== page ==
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A daily record of what I'm thinking about what I'm reading

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Tuesday, March 29, 2016

A journey from innocence to experience - for a character, and for a nation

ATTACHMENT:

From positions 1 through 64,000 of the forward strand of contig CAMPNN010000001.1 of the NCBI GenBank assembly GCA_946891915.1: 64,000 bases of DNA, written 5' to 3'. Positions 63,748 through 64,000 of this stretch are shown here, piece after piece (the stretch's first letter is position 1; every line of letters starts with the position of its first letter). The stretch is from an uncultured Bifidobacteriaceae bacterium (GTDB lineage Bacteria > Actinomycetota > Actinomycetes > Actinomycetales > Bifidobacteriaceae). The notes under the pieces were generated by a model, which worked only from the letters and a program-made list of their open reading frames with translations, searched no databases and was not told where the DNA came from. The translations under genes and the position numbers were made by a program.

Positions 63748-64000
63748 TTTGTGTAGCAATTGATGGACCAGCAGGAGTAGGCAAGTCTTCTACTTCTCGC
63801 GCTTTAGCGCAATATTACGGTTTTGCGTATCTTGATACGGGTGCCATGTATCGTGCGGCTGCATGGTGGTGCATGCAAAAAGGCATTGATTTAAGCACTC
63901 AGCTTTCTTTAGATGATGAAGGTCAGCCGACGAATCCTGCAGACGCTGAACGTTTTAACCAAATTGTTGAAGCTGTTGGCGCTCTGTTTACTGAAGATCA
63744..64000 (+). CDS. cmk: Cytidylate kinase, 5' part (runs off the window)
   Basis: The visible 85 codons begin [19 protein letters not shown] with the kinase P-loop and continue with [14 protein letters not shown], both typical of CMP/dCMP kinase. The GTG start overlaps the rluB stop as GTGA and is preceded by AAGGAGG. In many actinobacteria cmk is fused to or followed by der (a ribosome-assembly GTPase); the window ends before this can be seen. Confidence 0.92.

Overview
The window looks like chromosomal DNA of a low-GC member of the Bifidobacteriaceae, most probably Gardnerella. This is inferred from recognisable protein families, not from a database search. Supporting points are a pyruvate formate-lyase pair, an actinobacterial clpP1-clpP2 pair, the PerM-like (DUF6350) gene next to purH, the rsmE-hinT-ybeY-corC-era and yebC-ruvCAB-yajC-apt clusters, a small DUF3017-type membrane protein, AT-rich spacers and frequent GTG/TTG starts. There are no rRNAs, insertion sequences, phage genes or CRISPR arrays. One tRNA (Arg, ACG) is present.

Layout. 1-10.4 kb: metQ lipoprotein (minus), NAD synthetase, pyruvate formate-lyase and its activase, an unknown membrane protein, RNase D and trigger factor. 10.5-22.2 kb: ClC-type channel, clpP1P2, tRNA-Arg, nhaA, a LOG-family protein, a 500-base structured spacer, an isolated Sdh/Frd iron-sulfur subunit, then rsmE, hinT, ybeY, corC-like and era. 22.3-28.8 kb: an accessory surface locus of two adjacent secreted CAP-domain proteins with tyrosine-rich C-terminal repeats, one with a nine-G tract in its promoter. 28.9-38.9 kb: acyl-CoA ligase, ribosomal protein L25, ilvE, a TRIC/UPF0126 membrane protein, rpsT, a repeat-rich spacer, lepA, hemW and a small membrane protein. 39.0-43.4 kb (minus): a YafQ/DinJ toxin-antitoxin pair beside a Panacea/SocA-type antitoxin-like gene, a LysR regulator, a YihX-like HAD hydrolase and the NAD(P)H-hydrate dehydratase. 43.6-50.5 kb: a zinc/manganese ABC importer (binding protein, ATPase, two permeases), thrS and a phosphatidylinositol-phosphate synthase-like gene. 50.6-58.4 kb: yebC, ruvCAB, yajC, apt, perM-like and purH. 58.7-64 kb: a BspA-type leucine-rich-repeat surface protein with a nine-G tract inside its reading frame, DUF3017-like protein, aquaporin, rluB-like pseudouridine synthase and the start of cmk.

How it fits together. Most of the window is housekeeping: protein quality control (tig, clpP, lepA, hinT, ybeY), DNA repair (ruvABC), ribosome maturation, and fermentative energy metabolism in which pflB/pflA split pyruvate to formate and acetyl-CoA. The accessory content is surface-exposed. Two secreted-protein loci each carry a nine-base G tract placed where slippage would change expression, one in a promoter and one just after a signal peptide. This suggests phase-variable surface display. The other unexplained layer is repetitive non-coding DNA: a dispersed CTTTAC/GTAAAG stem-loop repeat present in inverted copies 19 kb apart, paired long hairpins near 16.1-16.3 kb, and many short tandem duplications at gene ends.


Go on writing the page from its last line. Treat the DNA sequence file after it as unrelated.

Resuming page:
Much of the middle passage in Kate Atkinson's A God in Ruins concerns the later years of the main character, Teddy, as his grumpy and difficult daughter (whom we learn quite late is a successful novelist, though she does not seem the type, to me, with her indifference to other people and their feelings)  - and we also get a few sections about his early married life - he worked on a small newspaper, his wife, Nancy, moved about among teaching jobs, some doing the noble work of teaching math, or, as the English say, maths, in a working-class school, later at a posh private, or as the English say, public, school. A few mysteries remain: How exactly did Nancy die? We know she died young, devastating her only child, the unhappy-ever-after Viola, and leaving Teddy in isolation - it appears he never remarried and we know little about his social life outside of family. Second, Teddy - what made him as he is? It's an English novel, so we know before even starting that the War formed his character; we have had, so far, half-way thru, no significant direct scenes about his war experiences, what we know we have gleaned from indirection, such as his few reflections to his also-sullen grandson, Sunny, as they visit a military cemetery near York (I think), his occasional memories of a wartime tryst or the death in combat of friends of acquaintances. We know he wrestles w/ guilt about bombing civilian targets and nasty, holier than thou daughter plays on that and holds it against him - but what was he to do, he was fighting for his country in one of the few great noble battles, a fight against tyranny, fascism, and anti-Semitism - so if he had to bomb the hell out of Germany so be it, I say. Somehow this part of his life hasn't opened yet in the novel, but I'm confident that Atkinson is building toward the war scenes, the time that turned Teddy from a sheltered and somewhat innocent boy into a man, at about age 20. His transformation is, or will be, a paradigm for much 20th-century (and before) fiction, a journey from innocence to experience, youth to age - but in his case the journey parallels that of his nation.

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